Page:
By Bob Tagert Roseina’s in Hollin Hall   Where can you go and order food for a special dinner, party or any social gathering and have it prepared by a former Executive Chef of the Ritz Carlton? In the Hollin Hall Shopping Center you will find Chef Uffe Mikkelsen and his dedicated staff creating a dazzling array of delicious food in a cozy store-front known as Roseina’s. Uffe Mikkelsen was born and raised in Denmark. He attended culinary school in Copenhagen and then worked at Restaurant Els in the Nyhaven area along the waterfront, canal and entertainment district in Copenhagen. A century ago one of the regular clientele was Hans Christian Anderson. From here Mikkelsen took over the chef duties at Restaurant Scott in Copenhagen In 1986, Mikkelsen found himself in Boston were he became Executive Sous Chef at the Ritz Carlton. From there he moved to the Washington, D.C. area where he was promoted to Executive Chef at the Ritz Carlton in Washington, Tysons Corner and finally at Pentagon City. “I arrived in America at a good time,” he tells me, “the role of the Executive Chef was changing to being more incorporated into the whole dining concept, and the Ritz was one of the best.” “The Ritz’s philosophy was…Ladies and Gentlemen serving Ladies and Gentlemen, and I have taken that idea to Roseina’s. After leaving the Ritz, Mikkelsen joined the company of Windows Catering as their Executive Chef. At the time this hugely successful catering company was located on north Royal Street in Old Town. After some time, Mikkelsen had a desire to open his own catering company, but with a twist. He could continue his desire to prepare excellent dishes while also preparing great sandwiches, entrees, soups and salads where folks could find “Good Food to Go”…Roseina’s….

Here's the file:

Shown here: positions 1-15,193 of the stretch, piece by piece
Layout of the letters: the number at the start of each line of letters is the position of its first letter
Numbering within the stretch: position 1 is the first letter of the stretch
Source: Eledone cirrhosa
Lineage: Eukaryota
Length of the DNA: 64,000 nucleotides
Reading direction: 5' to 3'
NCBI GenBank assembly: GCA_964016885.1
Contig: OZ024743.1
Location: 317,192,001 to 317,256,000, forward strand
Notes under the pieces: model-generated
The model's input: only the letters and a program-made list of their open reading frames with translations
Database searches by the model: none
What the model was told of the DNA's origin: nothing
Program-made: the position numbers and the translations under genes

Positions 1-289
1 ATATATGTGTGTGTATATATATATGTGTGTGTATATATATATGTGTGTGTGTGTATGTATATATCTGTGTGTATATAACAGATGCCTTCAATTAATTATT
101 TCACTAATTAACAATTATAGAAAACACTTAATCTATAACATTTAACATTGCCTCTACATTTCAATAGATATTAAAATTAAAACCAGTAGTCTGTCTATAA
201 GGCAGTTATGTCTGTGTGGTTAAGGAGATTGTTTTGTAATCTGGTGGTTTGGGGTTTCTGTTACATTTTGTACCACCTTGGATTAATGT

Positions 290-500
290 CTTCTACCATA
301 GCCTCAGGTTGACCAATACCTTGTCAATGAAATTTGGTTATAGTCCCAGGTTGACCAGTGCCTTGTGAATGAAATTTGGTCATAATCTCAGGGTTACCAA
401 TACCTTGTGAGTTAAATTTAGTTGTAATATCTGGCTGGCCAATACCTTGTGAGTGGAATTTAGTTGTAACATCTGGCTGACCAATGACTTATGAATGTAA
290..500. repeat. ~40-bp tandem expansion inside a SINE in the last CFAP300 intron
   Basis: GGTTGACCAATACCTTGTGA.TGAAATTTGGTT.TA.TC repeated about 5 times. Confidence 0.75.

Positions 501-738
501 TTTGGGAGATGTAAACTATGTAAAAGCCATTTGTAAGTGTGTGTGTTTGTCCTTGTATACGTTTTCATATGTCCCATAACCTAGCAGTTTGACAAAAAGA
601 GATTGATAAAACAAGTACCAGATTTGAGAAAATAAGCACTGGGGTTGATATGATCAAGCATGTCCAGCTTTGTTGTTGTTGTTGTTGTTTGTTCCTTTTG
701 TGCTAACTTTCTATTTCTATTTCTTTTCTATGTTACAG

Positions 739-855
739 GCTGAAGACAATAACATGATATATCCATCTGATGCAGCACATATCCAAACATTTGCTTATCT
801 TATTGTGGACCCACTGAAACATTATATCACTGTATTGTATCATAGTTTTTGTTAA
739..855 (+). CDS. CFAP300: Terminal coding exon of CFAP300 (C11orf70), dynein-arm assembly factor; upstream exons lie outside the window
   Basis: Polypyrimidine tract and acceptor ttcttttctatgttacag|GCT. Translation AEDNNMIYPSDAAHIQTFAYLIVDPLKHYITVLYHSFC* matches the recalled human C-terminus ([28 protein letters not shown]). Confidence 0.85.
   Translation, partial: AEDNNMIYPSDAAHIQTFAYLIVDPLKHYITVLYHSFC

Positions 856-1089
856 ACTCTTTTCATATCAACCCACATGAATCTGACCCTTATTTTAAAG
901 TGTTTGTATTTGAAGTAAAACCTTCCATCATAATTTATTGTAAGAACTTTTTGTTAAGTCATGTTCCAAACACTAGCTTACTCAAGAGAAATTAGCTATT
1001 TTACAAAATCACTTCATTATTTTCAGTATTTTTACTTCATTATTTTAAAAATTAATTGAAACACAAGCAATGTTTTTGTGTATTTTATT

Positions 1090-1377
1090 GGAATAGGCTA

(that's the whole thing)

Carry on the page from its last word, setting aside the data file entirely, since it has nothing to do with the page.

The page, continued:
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From the Bay to the Blue Ridge, To the Blue Ridge

Olympic Riders, Air Acrobatics, Outdoor Concerts and the County Fair

Olympic Riders, Air Acrobatics, Outdoor Concerts and the County Fair By Julie Reardon For the first time ever, the U.S. will host the best equestrians in the world at an FEI Nations Cup for the Olympic sport of three day eventing July 8 –  10, the Land Rover the Great Meadow International. And it’s right in Fauquier County, at Great Meadow in The Plains. A brand new, million-dollar arena has been constructed for this FEI Nations Cup, the first one ever held outside of Europe. FEI is the International Equestrian Federation, the international governing body for eventing and other equestrian sports. Three day eventing is the most complete and rigorous equestrian discipline, originally developed as a means to train the complete cavalry horse and rider. In fact, in its early days as an Olympic sport, three day event teams, including our own, were fielded from the military. Today, horses and riders still compete in three different disciplines: dressage, which literally translated means training and is a series of precise tests on the flat; cross country jumping, a timed event of several miles length with usually 20 to 25 obstacles that the horse must jump, including ditches, banks and water; and finally stadium jumping, also a timed jumping event but held in an arena. This last phase shows control and stamina because having completed the exciting but often grueling cross country part, the horse and rider must then successfully negotiate a tight course of show jumps. These jumps, unlike the solid cross country obstacles, have flimsy rails and poles that are easily knocked down by a careless ride or tired horse, resulting in faults. At a Nations Cup, teams of horses and riders representing their country have their overall scores averaged together and gold, silver and bronze medals are awarded to the winning country’s teams; there…